1
$\begingroup$

In Stephen Wiggins' "Introduction to Applied Nonlinear Dynamical Systems and Chaos," a distinction is made between systems of equations in the form $$\dot{x}=f(x,t)$$ and $$x \mapsto{} g(x)$$ Quite frankly, I don't understand what the latter expression means other than the fact that it is called a map. My understanding is that the first expression, for let's say $x \in \mathbb{R}^{2}$, is equivalent to the system $$ \dot{x}_1 = f_1(x_1, x_2, t) $$ $$ \dot{x}_2 = f_2(x_1, x_2, t) $$

There is a clear derivative (the $\dot{x}$) in the first expression but I don't see any derivatives in the second. So my question: what does the second method of describing a dynamical system, called a map, mean?

$\endgroup$

1 Answer 1

1
$\begingroup$

A dynamical system defined by a map uses discrete rather than continuous time steps. That is all. The dynamics are given by $$ x_{t+1} = g\left( x_t \right) $$

$\endgroup$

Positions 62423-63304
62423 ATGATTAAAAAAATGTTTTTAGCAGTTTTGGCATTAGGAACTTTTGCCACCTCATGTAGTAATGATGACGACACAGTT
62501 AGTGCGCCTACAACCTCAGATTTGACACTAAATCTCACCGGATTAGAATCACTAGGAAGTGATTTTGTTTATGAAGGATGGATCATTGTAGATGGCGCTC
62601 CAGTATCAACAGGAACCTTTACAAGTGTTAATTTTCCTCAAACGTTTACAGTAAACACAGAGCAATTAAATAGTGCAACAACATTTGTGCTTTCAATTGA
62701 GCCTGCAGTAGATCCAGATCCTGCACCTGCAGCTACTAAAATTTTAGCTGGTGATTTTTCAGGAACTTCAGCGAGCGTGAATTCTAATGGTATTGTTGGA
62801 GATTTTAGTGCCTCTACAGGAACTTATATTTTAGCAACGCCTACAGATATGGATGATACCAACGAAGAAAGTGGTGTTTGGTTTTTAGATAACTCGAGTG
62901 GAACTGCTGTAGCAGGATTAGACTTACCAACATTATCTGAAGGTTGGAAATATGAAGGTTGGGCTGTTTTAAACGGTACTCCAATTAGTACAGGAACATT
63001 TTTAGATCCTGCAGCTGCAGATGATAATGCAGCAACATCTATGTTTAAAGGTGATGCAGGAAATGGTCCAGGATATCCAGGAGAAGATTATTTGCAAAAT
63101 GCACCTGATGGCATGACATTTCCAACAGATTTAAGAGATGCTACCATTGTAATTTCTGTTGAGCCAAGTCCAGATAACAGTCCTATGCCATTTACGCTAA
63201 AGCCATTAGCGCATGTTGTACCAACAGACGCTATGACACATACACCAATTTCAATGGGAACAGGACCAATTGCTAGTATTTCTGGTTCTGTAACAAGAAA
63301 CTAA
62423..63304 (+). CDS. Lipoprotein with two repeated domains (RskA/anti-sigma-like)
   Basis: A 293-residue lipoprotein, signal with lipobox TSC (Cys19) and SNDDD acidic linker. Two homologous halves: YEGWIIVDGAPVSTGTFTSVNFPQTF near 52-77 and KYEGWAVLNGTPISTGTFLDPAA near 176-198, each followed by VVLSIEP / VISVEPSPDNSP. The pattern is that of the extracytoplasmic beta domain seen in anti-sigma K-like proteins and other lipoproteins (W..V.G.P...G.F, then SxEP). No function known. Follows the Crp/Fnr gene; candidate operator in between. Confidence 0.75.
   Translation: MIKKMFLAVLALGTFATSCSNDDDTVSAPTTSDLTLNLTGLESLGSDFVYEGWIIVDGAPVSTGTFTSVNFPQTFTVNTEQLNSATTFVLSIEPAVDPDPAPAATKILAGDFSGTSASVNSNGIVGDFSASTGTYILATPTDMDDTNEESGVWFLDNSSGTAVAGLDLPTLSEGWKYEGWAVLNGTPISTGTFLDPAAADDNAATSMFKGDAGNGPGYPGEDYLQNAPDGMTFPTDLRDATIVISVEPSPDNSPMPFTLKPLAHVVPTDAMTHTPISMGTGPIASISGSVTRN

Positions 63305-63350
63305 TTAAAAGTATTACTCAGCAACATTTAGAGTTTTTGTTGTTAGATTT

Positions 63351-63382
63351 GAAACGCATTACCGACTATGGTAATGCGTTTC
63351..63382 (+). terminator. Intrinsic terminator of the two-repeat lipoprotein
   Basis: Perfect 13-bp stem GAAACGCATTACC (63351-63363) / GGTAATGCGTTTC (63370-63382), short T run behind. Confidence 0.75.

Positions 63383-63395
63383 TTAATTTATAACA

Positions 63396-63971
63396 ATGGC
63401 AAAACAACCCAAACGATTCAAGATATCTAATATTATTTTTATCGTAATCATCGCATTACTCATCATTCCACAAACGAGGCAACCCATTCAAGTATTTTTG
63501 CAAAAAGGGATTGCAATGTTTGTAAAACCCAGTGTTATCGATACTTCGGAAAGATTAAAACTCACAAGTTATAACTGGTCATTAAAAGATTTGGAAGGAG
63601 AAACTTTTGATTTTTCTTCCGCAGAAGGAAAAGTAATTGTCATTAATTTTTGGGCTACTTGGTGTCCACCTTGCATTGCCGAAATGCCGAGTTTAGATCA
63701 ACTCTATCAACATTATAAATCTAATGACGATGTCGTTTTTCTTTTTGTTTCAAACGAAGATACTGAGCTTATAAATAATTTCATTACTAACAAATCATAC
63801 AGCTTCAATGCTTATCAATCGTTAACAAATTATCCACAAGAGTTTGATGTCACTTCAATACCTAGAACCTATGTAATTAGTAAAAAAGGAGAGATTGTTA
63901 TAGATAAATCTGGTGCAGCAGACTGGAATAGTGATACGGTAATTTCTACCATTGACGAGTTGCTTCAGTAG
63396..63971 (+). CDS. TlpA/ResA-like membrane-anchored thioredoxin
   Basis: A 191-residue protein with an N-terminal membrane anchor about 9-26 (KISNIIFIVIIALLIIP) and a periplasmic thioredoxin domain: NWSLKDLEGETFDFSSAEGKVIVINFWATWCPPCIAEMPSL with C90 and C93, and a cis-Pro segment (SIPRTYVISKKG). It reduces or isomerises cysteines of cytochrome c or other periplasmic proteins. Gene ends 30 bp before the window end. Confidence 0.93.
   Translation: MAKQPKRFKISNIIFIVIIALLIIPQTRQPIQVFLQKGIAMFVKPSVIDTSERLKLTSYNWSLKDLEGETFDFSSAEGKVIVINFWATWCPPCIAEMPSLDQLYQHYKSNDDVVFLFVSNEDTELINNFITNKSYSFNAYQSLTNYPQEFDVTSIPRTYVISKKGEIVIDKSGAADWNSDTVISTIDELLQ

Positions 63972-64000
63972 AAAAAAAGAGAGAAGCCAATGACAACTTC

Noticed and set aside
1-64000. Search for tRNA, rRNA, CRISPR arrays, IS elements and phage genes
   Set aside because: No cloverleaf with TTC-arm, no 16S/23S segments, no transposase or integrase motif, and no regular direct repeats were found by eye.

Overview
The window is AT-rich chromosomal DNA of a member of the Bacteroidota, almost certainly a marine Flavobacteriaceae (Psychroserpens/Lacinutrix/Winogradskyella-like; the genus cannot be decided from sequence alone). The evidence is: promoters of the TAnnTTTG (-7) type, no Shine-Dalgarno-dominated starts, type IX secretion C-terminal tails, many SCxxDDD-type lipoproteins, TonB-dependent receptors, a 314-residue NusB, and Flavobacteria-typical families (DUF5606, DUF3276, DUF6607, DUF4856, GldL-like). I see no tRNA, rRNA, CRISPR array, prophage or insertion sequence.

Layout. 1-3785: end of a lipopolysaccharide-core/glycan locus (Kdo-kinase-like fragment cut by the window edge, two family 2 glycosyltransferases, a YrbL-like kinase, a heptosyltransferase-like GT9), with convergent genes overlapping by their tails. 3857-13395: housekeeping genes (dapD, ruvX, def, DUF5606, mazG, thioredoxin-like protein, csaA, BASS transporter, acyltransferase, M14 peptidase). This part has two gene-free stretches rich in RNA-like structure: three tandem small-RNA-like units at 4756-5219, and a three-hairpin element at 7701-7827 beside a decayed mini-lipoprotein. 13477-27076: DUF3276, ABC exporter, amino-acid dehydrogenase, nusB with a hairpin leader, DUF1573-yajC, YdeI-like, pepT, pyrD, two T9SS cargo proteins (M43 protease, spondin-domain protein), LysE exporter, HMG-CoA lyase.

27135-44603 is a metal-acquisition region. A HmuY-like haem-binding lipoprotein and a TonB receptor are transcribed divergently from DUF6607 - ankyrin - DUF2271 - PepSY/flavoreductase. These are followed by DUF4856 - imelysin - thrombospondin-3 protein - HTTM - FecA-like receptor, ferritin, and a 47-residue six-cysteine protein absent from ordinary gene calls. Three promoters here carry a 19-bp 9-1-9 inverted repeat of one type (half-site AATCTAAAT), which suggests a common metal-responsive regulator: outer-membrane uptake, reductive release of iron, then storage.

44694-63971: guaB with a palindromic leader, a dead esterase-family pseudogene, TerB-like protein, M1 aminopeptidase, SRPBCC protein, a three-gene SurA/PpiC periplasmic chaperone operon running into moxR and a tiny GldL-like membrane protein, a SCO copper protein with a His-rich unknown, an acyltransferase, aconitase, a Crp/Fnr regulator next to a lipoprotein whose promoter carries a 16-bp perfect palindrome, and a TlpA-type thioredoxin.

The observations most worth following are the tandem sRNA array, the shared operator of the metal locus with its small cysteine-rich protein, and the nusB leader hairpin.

3
  • $\begingroup$ That...is much simpler than I would've thought. Thanks for the clarification! So a fixed point of a map would be when $g(x_t)=x_t$, right? $\endgroup$ Jan 6, 2021 at 1:48
  • $\begingroup$ Yes, exactly. Any solution to $g(x)=x$ is a fixed point. $\endgroup$
    – sasquires
    Jan 6, 2021 at 1:51
  • $\begingroup$ Great, thanks. Now I can get past chapter 1. :) $\endgroup$ Jan 6, 2021 at 1:52

Your Answer

By clicking “Post Your Answer”, you agree to our terms of service, privacy policy and cookie policy

Not the answer you're looking for? Browse other questions tagged or ask your own question.